Maybe your heart needs to hear the same message today. Over the last year, our ministry situation has been so shaken, so disrupted, that in a way, we’re all church planters again, whether in a big church or small, whether rural or urban or suburban. We’re all dealing with discouragement, disgust, and the gap between expectation and experience coming both from the people we lead and from ourselves.

God also warns us and our people against making comparisons to the old temple. Our memory mustn’t trap us in nostalgia, because if we keep building, the glory of the new house may outshine the former one in just a little while.

We don’t know whether God’s presence filled the second temple as it did when Solomon dedicated the first. But we do know that four centuries later, the desired-of-nations entered the temple when Jesus, God in the flesh, walked in as a twelve-year-old boy. Some years after that, in that same temple, Jesus announced, “Destroy this temple, and I will raise it again in three days” (John 2:19). We know he meant his body. But we also know that his body-temple isn’t just what rose from the grave: it’s the church—us. “You are the body of Christ,” Paul told the believers in Corinth. “You are God’s temple, and God’s Spirit dwells in your midst.” And “we all, who with unveiled faces contemplate the Lord’s glory, are being transformed into his image with ever-increasing glory, which comes from the Lord, who is the Spirit” (1 Cor. 12:27; 3:16; 2 Cor. 3:18).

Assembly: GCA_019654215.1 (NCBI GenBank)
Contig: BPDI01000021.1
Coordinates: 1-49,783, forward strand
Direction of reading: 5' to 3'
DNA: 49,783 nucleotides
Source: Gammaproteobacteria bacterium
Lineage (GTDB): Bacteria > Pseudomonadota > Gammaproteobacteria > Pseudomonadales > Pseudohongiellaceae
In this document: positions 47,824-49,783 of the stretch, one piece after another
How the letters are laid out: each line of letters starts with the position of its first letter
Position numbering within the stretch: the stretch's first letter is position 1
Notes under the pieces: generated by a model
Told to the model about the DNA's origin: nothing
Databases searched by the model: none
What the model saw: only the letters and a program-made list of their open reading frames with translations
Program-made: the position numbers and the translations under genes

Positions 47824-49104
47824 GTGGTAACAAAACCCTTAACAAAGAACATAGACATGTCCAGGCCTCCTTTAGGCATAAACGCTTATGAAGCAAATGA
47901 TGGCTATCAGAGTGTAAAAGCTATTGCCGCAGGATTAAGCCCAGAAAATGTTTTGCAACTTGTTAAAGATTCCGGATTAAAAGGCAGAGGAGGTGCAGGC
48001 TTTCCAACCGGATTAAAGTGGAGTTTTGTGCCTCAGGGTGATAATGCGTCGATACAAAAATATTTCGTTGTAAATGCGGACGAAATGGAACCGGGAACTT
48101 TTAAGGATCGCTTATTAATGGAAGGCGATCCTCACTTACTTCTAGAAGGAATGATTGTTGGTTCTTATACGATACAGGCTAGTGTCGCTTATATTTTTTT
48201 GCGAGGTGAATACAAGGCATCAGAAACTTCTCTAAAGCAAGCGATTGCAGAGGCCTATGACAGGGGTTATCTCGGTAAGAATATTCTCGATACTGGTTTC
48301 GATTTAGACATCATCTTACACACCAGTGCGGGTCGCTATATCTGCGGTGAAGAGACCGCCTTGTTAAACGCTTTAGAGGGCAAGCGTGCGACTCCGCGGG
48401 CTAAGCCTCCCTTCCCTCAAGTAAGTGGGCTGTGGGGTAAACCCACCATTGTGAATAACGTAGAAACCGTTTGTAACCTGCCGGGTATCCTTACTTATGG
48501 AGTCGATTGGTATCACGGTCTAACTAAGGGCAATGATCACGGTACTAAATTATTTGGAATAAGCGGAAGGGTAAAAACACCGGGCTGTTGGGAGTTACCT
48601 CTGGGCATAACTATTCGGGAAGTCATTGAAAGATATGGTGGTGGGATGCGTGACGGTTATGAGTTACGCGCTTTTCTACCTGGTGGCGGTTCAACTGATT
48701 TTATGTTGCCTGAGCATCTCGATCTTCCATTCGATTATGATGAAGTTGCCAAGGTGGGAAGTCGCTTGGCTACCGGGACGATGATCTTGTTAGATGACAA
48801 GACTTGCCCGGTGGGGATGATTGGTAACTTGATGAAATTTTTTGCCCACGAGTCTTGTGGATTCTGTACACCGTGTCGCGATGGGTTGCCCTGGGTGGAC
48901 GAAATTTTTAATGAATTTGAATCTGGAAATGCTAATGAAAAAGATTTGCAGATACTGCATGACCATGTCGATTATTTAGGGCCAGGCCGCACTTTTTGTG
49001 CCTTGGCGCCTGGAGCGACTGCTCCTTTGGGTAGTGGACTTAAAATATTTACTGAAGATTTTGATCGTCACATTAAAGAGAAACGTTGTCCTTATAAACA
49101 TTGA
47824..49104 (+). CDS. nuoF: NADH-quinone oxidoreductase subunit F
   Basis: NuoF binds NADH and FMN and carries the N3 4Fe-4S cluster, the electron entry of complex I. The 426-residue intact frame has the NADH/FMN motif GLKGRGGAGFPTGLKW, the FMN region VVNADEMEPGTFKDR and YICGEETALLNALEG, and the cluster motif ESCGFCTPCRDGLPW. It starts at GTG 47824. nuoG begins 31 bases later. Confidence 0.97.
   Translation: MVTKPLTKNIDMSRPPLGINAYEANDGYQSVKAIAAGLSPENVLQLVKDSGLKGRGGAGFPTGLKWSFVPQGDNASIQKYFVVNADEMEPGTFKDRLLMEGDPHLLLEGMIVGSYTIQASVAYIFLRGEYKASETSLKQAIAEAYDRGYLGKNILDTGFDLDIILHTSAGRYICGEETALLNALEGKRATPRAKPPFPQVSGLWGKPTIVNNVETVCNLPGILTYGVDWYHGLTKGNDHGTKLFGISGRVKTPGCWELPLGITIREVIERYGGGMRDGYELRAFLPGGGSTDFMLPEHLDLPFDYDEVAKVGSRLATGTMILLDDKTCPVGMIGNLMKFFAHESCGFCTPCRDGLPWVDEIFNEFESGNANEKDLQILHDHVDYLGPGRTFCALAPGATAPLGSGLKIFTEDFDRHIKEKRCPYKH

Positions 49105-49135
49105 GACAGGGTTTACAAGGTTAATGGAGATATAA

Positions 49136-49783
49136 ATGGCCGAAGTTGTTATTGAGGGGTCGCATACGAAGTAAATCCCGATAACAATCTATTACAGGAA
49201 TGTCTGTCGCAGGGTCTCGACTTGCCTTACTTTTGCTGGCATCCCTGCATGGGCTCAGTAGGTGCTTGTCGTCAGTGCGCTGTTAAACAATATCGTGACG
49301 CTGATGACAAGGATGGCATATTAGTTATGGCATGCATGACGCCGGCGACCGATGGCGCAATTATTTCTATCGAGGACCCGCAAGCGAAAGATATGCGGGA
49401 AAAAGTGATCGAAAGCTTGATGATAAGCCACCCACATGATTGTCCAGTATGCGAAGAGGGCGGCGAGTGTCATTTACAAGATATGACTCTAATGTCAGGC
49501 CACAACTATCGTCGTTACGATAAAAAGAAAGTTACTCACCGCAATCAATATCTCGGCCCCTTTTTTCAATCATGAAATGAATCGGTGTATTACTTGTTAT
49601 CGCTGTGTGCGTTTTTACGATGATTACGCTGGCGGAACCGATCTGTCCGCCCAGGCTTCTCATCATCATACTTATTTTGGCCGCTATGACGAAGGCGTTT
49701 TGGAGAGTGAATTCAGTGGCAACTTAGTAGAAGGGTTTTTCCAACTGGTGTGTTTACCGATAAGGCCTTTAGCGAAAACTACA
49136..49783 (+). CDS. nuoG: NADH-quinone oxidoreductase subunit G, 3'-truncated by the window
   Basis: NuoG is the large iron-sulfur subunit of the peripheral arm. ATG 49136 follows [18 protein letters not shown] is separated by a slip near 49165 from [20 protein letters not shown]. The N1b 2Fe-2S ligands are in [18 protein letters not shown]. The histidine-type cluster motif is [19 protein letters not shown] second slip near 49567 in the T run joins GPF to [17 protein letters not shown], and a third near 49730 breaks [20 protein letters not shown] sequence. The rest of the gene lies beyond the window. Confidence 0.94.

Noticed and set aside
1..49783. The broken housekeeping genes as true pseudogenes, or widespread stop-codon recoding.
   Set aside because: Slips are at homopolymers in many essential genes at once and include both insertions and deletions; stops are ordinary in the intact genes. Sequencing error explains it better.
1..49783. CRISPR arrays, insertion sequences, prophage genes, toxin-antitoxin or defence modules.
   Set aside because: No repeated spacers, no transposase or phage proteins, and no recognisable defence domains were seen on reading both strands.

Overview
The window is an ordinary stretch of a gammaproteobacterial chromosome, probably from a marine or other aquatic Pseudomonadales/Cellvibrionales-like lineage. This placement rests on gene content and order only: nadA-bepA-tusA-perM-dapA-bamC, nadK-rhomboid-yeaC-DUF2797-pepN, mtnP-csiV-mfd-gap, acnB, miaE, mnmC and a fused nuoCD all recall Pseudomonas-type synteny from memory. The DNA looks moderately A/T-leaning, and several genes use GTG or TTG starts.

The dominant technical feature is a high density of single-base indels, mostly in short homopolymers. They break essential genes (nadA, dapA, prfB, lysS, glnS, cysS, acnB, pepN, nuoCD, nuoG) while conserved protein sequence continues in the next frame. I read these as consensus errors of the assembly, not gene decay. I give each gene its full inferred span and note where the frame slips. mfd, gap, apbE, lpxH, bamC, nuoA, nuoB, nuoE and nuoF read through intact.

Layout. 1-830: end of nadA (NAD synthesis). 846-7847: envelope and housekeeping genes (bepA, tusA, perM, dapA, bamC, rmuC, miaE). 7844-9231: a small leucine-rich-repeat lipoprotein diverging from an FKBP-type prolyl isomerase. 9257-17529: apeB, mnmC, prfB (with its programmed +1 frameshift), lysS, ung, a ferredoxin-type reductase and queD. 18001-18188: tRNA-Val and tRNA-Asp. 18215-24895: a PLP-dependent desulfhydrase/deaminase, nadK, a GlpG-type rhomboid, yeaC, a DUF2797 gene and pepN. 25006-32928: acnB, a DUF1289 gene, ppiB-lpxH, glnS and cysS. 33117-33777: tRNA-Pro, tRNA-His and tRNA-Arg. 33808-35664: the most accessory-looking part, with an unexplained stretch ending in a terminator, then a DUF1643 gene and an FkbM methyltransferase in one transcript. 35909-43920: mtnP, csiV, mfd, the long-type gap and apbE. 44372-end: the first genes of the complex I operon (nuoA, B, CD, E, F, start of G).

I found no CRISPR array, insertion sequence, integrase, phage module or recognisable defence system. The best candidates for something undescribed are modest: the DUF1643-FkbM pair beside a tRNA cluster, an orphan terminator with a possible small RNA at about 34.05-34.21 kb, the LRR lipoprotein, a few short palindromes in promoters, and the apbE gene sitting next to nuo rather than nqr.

We don’t want to build a room for people’s memories when we could build a house for God’s glory.

I believe this is a word for us as we, God’s coworkers, cooperate with him to create the future. We could spend our time trying fruitlessly to rebuild what was. We could give our attention to gold, silver, bronze, stone, and wood—the genuinely good stuff that people remember and miss and say they want. But we don’t want to underestimate the glory and the Spirit of God in all of us and in each of us. We don’t want to build a room for people’s memories when we could build a house for God’s glory.

Maybe in just a little while, his glory is going to blow into his temple again. And maybe in this temple that’s as new as the moment and as old as Eden, he will grant peace to us all.

If you need help defining a plan for what the future of your church could look like, we’d love to help.

For an online course that will guide your entire team through a paradigm shift and the development of a strategic plan forward, check out the Future Church Online Course for just $449.

Or, if you’re interested in a more personal and customized approach, consider our full Funnel Fusion Process.

Finally, if you’d just like to have a conversation with a member of our team who will take the time to understand your specific situation and recommend your best path forward, contact us to set up a phone call.